He also co-hosted Detail on ESPN+. Detail is a critically-acclaimed streaming series where Bryant and NFL legend Peyton Manning break down film of contemporary stars in their respective sports. Celtics guard Jayson Tatum, whose favorite player growing up was Bryant, said he watched the episode about himself 25 times (and probably more to this day) to glean insight on how he could improve. Tatum also famously trained with Kobe that following summer.

The Mamba’s dominance of entertainment media wasn't limited to the screen, however. In 2018 Bryant published The Mamba Mentality: How I Play, a bestselling memoir of his NBA career. It’s an impressive read, but a self-telling of a storied career is the natural progression for icons in any industry.

Bryant sought to take his creative talents to even greater heights: world-building. Bryant created entire mythological universes that combined his understanding of athletics and competition with the whimsical draw of Tolkien-esque realms. His first two series of novels, The Wizenard Series and Epoca published their first books to bestseller status and reader acclaim. Both tell stories of relatable young athletes who live in alternate mythological realities. These protagonists, each faced with their own personal and athletic challenges, must reconcile them by facing supernatural obstacles that test their resolve.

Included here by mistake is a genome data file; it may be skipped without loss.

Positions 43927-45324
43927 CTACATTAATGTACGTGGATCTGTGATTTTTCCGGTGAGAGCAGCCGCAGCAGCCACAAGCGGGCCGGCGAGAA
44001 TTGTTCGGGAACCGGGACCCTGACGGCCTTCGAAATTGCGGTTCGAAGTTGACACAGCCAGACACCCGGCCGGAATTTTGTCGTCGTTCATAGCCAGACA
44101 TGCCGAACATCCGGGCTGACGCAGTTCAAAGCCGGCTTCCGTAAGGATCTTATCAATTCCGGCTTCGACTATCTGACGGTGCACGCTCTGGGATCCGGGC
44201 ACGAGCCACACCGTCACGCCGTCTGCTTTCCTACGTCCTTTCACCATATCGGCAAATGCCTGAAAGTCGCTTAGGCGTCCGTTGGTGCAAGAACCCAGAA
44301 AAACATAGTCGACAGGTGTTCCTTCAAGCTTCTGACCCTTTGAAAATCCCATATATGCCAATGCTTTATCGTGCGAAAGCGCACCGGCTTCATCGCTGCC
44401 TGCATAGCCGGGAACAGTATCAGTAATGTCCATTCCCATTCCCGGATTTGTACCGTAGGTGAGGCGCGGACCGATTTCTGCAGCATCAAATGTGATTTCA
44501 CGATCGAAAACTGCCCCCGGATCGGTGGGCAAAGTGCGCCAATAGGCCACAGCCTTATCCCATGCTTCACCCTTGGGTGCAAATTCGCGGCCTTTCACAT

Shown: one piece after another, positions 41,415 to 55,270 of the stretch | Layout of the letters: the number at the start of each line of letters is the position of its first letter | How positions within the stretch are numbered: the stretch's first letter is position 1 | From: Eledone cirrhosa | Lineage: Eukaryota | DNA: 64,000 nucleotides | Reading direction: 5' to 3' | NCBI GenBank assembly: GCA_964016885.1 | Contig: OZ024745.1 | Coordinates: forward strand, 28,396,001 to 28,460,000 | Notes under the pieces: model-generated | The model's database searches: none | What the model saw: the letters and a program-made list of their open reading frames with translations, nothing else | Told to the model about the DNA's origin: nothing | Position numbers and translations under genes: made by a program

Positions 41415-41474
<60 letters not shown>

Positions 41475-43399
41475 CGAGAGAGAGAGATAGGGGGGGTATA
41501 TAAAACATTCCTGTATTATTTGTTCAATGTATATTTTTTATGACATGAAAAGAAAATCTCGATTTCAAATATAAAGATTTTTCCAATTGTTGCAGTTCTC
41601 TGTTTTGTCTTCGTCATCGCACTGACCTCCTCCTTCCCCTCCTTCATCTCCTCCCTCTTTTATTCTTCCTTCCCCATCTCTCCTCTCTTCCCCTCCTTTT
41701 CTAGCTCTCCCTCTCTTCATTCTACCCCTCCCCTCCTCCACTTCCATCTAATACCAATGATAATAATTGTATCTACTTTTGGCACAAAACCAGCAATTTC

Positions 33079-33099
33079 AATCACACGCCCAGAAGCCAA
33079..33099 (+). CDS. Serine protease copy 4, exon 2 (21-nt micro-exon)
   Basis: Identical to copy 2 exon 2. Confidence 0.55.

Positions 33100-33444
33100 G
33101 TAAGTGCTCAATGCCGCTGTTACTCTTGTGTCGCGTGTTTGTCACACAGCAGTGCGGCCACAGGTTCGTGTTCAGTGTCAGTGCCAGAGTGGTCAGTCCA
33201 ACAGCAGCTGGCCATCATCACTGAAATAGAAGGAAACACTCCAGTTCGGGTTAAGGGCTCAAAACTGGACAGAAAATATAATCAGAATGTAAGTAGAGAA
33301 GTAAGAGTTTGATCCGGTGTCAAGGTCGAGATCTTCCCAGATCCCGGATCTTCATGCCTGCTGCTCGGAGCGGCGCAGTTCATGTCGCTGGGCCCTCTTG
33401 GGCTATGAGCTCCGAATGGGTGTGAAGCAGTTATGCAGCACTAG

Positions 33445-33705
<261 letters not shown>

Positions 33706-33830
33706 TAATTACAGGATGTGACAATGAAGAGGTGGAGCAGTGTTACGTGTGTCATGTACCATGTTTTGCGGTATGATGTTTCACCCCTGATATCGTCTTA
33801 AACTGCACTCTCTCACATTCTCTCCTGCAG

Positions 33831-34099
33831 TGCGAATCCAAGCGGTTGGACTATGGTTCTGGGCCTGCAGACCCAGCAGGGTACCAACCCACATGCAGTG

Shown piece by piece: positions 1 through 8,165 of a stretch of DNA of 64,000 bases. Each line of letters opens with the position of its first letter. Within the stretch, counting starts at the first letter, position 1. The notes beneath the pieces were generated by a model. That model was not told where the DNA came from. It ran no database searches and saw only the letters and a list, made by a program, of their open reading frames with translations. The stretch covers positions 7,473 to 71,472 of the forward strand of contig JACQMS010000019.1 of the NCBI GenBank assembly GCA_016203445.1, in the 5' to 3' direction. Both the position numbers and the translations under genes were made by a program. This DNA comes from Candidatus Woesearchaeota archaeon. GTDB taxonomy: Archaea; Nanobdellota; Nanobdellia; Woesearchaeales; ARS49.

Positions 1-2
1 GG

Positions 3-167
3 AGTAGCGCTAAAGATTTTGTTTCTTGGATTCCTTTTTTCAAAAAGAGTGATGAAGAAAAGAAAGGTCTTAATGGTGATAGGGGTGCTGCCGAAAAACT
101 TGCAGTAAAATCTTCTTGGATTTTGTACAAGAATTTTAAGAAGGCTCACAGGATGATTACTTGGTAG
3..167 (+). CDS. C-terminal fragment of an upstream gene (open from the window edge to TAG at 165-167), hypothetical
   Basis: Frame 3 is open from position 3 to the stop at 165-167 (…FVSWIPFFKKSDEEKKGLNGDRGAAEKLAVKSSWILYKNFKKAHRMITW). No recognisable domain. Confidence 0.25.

All of these ambitious goals realized, and he was just getting started. According to ESPN’s L.A. reporter, Romania Sherborne, who interviewed Bryant after his NBA retirement:

“He wrote books, screenplays, podcasts, short stories, poems. The words poured out of him. I remember telling him once to take a rest, enjoy his retirement a little. Slow down.

No way, he said, laughing.”

It’s hard to imagine that someone who was already so accomplished – whose physical talents and transcendent personality elevated him to global stardom – had barely scratched the surface of his potential. Yet his brief and spectacular career as a media mogul suggests that we’ll only ever get a glimpse of his burgeoning creative genius.

This is, of course, not to forget to recognize the even more heartbreaking loss of his young daughter, Gianna, who seemed destined to take the reigns as his second coming on the court, and the overwhelming grief of his surviving daughters and spouse whose lives have been fractured by this tragedy.

Kobe died a legend, but the spectacular mark he left on the world pales in comparison to the mark he intended to leave. That’s what makes his passing almost unbearably heartbreaking for the millions around the world who appreciated his brilliance.

Marcus Ferro is an attorney practicing in New Bedford and a weekly contributor to The Chris McCarthy Show on 1420 WBSM. Contact him at The opinions expressed in this commentary are solely those of the author. 

WBSM-AM/AM 1420 logo
Enter your number to get our free mobile app

More From WBSM-AM/AM 1420